Everyone JUST missed this embarrassing UK Treasury screw up related to Lloyds

Everyone concentrated so hard on Lloyds Banking Group’s 2014 results announcement today that they missed one of the most embarrassing blunders made by Britain’s Treasury this year.

In a regulatory statement, the UK Treasury admitted that fat fingers were to blame for it telling Lloyds that the Prudential Regulatory Authority had allowed it to buy back bonds – Enhanced Capital Notes – that helped keep it afloat during the credit crisis.

Sir Nicholas Macpherson, Permanent Secretary, HM Treasury revealed in a regulatory statement that the government made a huge blunder regarding the correspondence on Lloyds’ ECNs:

“Due to a clerical error at HM Treasury, incorrect information regarding ongoing regulatory decisions by the Prudential Regulation Authority (PRA) has been included in correspondence to certain individuals and sent out under electronic signature.”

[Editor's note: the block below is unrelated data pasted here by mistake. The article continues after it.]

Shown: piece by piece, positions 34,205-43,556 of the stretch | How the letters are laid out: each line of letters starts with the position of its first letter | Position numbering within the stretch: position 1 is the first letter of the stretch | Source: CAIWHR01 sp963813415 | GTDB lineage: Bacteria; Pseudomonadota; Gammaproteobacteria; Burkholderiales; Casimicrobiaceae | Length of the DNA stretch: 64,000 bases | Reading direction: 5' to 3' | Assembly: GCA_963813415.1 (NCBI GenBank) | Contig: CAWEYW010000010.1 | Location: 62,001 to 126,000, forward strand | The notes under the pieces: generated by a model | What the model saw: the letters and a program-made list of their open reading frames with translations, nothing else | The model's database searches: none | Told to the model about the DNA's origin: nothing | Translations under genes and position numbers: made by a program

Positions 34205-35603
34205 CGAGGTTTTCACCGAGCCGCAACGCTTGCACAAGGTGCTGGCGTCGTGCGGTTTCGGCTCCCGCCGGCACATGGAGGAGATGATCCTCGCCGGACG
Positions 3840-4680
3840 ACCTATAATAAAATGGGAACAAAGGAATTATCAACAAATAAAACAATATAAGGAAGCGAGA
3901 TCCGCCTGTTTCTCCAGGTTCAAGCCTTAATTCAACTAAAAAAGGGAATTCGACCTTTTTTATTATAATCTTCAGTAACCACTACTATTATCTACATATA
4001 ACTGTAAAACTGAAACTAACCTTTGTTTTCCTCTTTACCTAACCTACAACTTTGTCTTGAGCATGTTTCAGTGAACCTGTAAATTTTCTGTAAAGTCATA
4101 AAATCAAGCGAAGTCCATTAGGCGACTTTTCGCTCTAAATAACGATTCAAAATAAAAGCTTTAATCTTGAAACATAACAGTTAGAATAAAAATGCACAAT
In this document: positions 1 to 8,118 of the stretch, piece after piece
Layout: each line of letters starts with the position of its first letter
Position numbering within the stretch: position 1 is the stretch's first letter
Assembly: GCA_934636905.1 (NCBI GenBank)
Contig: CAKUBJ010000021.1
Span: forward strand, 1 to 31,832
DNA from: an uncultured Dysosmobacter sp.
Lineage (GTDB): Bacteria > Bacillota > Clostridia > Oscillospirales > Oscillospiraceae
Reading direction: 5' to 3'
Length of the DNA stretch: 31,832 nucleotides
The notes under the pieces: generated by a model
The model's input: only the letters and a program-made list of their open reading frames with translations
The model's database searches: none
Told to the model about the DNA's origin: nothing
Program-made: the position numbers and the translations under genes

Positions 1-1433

“This information is in relation to Lloyds Banking Group’s application to the PRA for permission to redeem certain series of its Enhanced Capital Notes (ECNs), as disclosed by Lloyds Banking Group on the 16th December 2014.”

“HM Treasury incorrectly informed those it wrote to that the PRA had approved Lloyds’ application to call the relevant series of notes. HM Treasury understands that the PRA has not yet made a decision regarding whether to approve Lloyds Banking Group’s application. We apologise for this error, and sincerely regret any problems caused.”

Lloyds received £20.5 billion in state handouts between 2008 and 2009 following the credit crisis. In a bid to stop going to the government for more cash, it issued ECNs, which are also known as CoCos (Contingent Convertibles.

The bond pays investors a mandatory coupon. However, the ECN would immediately convert into ordinary shares if the bank’s Core Tier 1 capital (the capital adequacy of tha bank that includes equity capital and disclosed reserves) ratio fell below 5%.

In December 2014, Lloyds announced that it wanted to buy back or exchange a bulk of ECNs for up to £8.4 billion.

Clearly, someone was a little too eager in saying ‘yes’ to Lloyds.

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